Process of Writing an Answer
So you chose to do English Literature for O/Ls. Good. Because the good things you reap out of it are numerous! Anyway, this book is designed to enhance your critical literary appreciation as well as your critical essay writing skills. I will be using model answers I wrote to illustrate certain points and to give you a better idea about how a good answer should be written.
First let’s take a look at the process of writing an answer.
1. To write an answer, first you need to understand the question. This may be obvious enough, but underlining the keywords in the question is crucial as it helps your mind focus on the question better.
The majority of students (at least those I have encountered) do not plan ahead before they begin writing the answer. This is a big mistake. It is quite similar to trying to chop a tree without sharpening the axe. When you take a few minutes to sharpen the axe, the task at hand becomes significantly easier. It is also a bit like trying to build a house without a blueprint!
For example if you forget to build the toilet, you might have to take space from the living room for that. You wouldn’t want your answer to look like a house with the bathroom in the middle of the living room, would you?
2. So, take note that the second thing you need to do is to plan your answer. For that, you start by brainstorming
Brainstorming is basically inking down everything that comes to your mind about the keywords in the question (relevant to the text it is based on of course). It may seem random and ridiculous if you are not used to it, but it is an efficient way to clear your mind, and to visually see all the points available to you on paper; this helps you to plan your essay better.
After you brainstorm, identify the key points that you can make, to support your answer. From the brainstorm you have completed, you can then select three main points and add sub points to those. I will give you an example.
Question: I Know Why the Caged Bird Sings is a strong message against oppression.
Comment with reference to the text.
3. After I complete the above brainstorming, the next step is to make the plan.
For that, we need to first select three main points.
These points have to uphold (justify the statement) the statement that the poem is a message against oppression. To do this, I look at not only the content, but also the devices that the writer has used to emphasize themes. Now, in this poem, the poet uses contrast to shed light on the injustice that one group of people face. So, contrast is a main part of the poem. Therefore, in the answer, I think my first point is going to be on the experience of the free bird. That’s because then I have solid ground to prove how the caged bird is treated not like a bird but like something worthless in comparison to the free bird.
So! In my first point I will illustrate how the free bird enjoys all the privileges, and has strong social security.
The second and third paragraphs will show how the caged bird is treated, in comparison to the free bird.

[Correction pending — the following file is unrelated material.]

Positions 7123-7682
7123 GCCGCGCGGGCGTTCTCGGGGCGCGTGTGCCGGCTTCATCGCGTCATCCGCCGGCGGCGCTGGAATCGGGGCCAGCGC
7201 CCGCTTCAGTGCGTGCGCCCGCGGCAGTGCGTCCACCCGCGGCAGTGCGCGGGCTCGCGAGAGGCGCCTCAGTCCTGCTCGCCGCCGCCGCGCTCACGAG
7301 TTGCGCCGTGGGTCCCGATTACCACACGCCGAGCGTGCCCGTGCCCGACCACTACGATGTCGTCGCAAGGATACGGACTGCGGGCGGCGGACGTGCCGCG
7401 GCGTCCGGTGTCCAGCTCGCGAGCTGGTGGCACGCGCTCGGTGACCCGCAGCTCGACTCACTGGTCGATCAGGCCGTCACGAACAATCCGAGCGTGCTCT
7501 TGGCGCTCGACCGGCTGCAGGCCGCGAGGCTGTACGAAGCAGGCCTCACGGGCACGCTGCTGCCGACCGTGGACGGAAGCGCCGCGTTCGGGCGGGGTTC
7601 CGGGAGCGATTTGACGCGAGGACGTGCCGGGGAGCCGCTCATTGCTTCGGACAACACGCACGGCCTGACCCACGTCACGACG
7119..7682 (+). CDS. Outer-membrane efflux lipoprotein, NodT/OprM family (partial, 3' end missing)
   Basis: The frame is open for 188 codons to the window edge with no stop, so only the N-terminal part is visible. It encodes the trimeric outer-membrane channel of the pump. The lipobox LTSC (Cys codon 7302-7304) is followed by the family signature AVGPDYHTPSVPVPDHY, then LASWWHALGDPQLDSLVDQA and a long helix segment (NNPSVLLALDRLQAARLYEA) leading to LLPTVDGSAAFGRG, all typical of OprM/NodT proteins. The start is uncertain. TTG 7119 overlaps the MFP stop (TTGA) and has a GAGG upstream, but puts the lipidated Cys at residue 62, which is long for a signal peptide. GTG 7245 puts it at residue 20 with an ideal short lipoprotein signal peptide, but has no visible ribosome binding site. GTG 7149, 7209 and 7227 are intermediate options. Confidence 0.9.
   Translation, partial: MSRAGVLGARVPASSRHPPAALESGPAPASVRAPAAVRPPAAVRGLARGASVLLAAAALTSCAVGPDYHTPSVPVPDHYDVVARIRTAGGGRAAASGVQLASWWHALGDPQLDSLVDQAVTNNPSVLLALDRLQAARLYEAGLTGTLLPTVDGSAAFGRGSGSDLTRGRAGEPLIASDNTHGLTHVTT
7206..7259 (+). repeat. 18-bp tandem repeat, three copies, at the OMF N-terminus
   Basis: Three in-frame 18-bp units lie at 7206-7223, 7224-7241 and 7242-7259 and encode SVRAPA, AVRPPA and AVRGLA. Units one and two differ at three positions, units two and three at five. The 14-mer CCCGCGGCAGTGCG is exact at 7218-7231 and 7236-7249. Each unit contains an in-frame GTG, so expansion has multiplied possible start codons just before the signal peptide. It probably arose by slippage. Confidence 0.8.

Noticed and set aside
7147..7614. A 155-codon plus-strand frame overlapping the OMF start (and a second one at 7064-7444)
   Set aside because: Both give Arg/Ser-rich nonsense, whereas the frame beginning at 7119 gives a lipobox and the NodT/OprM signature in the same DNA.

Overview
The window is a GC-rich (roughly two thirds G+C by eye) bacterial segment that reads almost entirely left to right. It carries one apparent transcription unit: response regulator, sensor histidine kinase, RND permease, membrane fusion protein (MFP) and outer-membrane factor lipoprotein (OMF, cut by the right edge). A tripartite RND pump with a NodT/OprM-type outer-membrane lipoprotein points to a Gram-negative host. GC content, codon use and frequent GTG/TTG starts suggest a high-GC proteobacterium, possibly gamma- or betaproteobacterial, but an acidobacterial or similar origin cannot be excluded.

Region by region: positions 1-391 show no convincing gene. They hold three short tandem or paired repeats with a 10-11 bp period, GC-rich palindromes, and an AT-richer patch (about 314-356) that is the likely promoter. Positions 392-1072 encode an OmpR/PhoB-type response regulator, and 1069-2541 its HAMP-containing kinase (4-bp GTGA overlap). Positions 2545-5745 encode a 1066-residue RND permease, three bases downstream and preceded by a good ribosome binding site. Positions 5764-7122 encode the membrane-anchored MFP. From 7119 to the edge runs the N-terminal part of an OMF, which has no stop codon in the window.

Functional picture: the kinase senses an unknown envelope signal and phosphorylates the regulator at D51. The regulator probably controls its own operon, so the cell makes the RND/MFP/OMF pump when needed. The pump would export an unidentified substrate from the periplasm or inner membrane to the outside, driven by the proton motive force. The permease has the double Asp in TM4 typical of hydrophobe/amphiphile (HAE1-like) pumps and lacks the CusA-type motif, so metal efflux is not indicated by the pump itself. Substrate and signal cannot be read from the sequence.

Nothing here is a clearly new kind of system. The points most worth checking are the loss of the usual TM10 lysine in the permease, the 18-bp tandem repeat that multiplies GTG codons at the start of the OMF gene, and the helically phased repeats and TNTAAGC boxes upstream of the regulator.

The second paragraph could be about how the caged bird is not able to enjoy freedom – freedom to live, to fly, to dream, to just be who they are.
The third stanza could be about the result of this dehumanization of the oppressed (how they become blind in their rage and the constant constrictions that they see themselves as inferior and how their ability to dream is taken away, making them a mere shadow).
When I write down the plan on paper, it would look something like this!
Free bird – privileges/material prosperity (fat worm), social system favours them (float downstream till the current ends). They live a charmed life, and have the freedom to dream (dares to claim the sky). Ownership (name the sky) Naming as a powerful act.
Caged bird – stalks – no space-opportunity-wings clipped, feet tied: the social system has chained them so that they cannot see progress, they cannot move forward. Grave of dreams – dreams are not allowed, Nightmare scream – dreams have turned into worst experiences.
Caged bird – they see themselves as inferior – anger – hardly see through – have become a shadow of themselves – potential is concealed. BUT there is hope as they sing of freedom without stopping. Repetition of the poem helps emphasize that they don’t give up, and it is fearful, possibly to the people hearing it, because it is menacing and powerful!
Probably, it would be less than what’s written above, but I have mentioned details more elaborately for your benefit (some of the above points I will write in two or three words if I have the concept in my head. When I see the plan and the words, I know the extension of it that I want to write in my answer. So the plan will be much shorter on paper).
Once I have quickly drafted a plan which contains three main points (which are arranged in such a way that it makes sense), I can start writing! Imagine how decisive and professional your introduction and writing will appear if you follow these few steps!!!
It is easy, you just need to practice it. Also remember that if you are familiar with the concepts and the lines, you will have no trouble coming up with the plan. You might even be able to skip the brainstorming, and just make the plan because you are so familiar with the poem.
But if you are not familiar with the text, you will end up spending too much time on the planning part and would not be able to complete a comprehensive answer.
Point: You need to be familiar with the text!!!